An original cedar-clad shack once sat on this beautiful Apollo Bay site, overlooking the bay. Rather than knock it down to create a home that takes advantage of the views, Dock4 Architecture had a better idea...
Instead of building a whole new building, the architect built a new asymmetrical steel frame over the top of the original shack, creating a series of new spaces around and on top of it.
The frame feels a bit like a tent and is layered with translucent polycarbonate and external timber battens which allow dappled light into the home. This creates a stunning effect, like living under a tree, but protected from the elements (it can get pretty chilly in Apollo Bay). The light-filled spaces and angled walls are a striking contrast to the enclosed, rectilinear rooms of the original shack.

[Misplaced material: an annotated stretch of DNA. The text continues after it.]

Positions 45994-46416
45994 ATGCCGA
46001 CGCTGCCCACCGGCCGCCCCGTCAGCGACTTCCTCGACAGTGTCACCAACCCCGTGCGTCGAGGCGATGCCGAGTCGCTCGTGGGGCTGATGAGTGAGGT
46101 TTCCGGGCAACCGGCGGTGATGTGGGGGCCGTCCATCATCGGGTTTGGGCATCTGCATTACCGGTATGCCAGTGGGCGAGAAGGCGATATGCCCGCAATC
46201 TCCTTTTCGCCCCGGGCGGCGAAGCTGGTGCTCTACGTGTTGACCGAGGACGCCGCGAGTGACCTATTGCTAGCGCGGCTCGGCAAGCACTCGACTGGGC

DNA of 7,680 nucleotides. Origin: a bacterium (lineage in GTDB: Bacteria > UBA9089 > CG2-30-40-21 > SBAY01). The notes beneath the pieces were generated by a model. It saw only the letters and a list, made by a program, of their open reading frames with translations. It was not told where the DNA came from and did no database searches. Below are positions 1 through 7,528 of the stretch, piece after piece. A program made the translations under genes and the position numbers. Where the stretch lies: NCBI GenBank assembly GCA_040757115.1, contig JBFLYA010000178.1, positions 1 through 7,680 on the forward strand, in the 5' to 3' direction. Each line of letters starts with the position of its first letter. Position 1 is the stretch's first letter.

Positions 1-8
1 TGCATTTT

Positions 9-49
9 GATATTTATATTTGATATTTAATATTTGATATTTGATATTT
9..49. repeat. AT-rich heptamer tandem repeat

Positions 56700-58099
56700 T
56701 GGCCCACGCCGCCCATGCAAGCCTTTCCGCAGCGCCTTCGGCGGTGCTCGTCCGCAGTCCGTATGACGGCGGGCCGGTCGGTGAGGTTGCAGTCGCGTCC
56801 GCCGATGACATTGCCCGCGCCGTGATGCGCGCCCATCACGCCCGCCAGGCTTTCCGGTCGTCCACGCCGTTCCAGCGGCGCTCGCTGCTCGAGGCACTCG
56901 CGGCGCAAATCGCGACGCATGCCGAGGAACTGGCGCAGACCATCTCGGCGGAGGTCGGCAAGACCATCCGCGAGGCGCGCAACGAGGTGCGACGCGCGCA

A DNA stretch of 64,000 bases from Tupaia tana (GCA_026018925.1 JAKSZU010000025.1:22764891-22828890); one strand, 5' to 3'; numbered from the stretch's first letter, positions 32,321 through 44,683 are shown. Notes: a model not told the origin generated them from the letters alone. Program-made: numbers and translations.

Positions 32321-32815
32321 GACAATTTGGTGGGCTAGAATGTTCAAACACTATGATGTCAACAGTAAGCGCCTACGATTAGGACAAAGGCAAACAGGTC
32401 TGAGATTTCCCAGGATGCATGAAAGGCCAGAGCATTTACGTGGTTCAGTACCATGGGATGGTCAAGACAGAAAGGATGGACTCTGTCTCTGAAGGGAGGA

The original rooms of the shack are retained as a lounge, bedroom, bathroom and a utility room, while a new hall runs along its side, bedrooms and bathrooms sit on top and an open-plan kitchen and living get prime position closest to the bay.
The main living space opens up to views and centres around a suspended fireplace. Large doors open onto decks on either side of the home, breaking down the barrier between inside and out. The broad views across the bay and decks either side of the living space give the impression of a much larger space.
Inside the palette is clean and light, with timber floors, white walls and a black kitchen in combination with the milky-white translucency of the polycarbonate sheeting. Outside, stained timber battens and black window frames help the home recede into the coastal vegetation.
By building around the original shack, Dock4 Architecture has created a unique home which embraces the views and light while also remembering the history of the site.